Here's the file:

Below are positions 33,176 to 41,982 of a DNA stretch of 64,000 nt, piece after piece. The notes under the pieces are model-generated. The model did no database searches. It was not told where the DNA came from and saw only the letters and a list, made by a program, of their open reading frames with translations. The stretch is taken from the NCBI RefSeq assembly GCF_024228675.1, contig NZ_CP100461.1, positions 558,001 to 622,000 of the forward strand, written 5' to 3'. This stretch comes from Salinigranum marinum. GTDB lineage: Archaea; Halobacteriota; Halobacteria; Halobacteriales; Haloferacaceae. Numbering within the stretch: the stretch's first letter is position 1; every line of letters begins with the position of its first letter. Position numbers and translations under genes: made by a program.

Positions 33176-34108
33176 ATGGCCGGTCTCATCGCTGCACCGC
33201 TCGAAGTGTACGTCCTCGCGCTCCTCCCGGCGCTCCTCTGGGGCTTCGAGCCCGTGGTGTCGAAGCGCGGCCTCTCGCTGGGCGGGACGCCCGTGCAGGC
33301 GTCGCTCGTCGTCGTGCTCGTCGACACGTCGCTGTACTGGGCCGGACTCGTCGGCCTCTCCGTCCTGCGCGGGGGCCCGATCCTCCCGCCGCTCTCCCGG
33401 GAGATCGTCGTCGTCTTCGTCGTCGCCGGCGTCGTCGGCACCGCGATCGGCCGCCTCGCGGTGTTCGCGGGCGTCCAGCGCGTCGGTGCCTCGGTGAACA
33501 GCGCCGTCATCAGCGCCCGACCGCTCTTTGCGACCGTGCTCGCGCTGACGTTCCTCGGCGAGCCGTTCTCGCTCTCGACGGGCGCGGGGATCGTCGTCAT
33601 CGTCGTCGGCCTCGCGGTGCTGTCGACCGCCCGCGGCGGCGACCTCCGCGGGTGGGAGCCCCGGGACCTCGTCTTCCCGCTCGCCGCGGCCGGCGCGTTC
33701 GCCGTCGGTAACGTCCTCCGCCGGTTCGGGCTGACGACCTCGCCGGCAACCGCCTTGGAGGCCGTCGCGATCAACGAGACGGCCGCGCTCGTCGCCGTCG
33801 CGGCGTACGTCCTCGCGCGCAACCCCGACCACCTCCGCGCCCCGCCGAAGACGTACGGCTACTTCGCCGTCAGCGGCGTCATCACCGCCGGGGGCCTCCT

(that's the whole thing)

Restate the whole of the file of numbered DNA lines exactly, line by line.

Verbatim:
Below are positions 33,176 to 41,982 of a DNA stretch of 64,000 nt, piece after piece. The notes under the pieces are model-generated. The model did no database searches. It was not told where the DNA came from and saw only the letters and a list, made by a program, of their open reading frames with translations. The stretch is taken from the NCBI RefSeq assembly GCF_024228675.1, contig NZ_CP100461.1, positions 558,001 to 622,000 of the forward strand, written 5' to 3'. This stretch comes from Salinigranum marinum. GTDB lineage: Archaea; Halobacteriota; Halobacteria; Halobacteriales; Haloferacaceae. Numbering within the stretch: the stretch's first letter is position 1; every line of letters begins with the position of its first letter. Position numbers and translations under genes: made by a program.

Positions 33176-34108
33176 ATGGCCGGTCTCATCGCTGCACCGC
33201 TCGAAGTGTACGTCCTCGCGCTCCTCCCGGCGCTCCTCTGGGGCTTCGAGCCCGTGGTGTCGAAGCGCGGCCTCTCGCTGGGCGGGACGCCCGTGCAGGC
33301 GTCGCTCGTCGTCGTGCTCGTCGACACGTCGCTGTACTGGGCCGGACTCGTCGGCCTCTCCGTCCTGCGCGGGGGCCCGATCCTCCCGCCGCTCTCCCGG
33401 GAGATCGTCGTCGTCTTCGTCGTCGCCGGCGTCGTCGGCACCGCGATCGGCCGCCTCGCGGTGTTCGCGGGCGTCCAGCGCGTCGGTGCCTCGGTGAACA
33501 GCGCCGTCATCAGCGCCCGACCGCTCTTTGCGACCGTGCTCGCGCTGACGTTCCTCGGCGAGCCGTTCTCGCTCTCGACGGGCGCGGGGATCGTCGTCAT
33601 CGTCGTCGGCCTCGCGGTGCTGTCGACCGCCCGCGGCGGCGACCTCCGCGGGTGGGAGCCCCGGGACCTCGTCTTCCCGCTCGCCGCGGCCGGCGCGTTC
33701 GCCGTCGGTAACGTCCTCCGCCGGTTCGGGCTGACGACCTCGCCGGCAACCGCCTTGGAGGCCGTCGCGATCAACGAGACGGCCGCGCTCGTCGCCGTCG
33801 CGGCGTACGTCCTCGCGCGCAACCCCGACCACCTCCGCGCCCCGCCGAAGACGTACGGCTACTTCGCCGTCAGCGGCGTCATCACCGCCGGGGGCCTCCT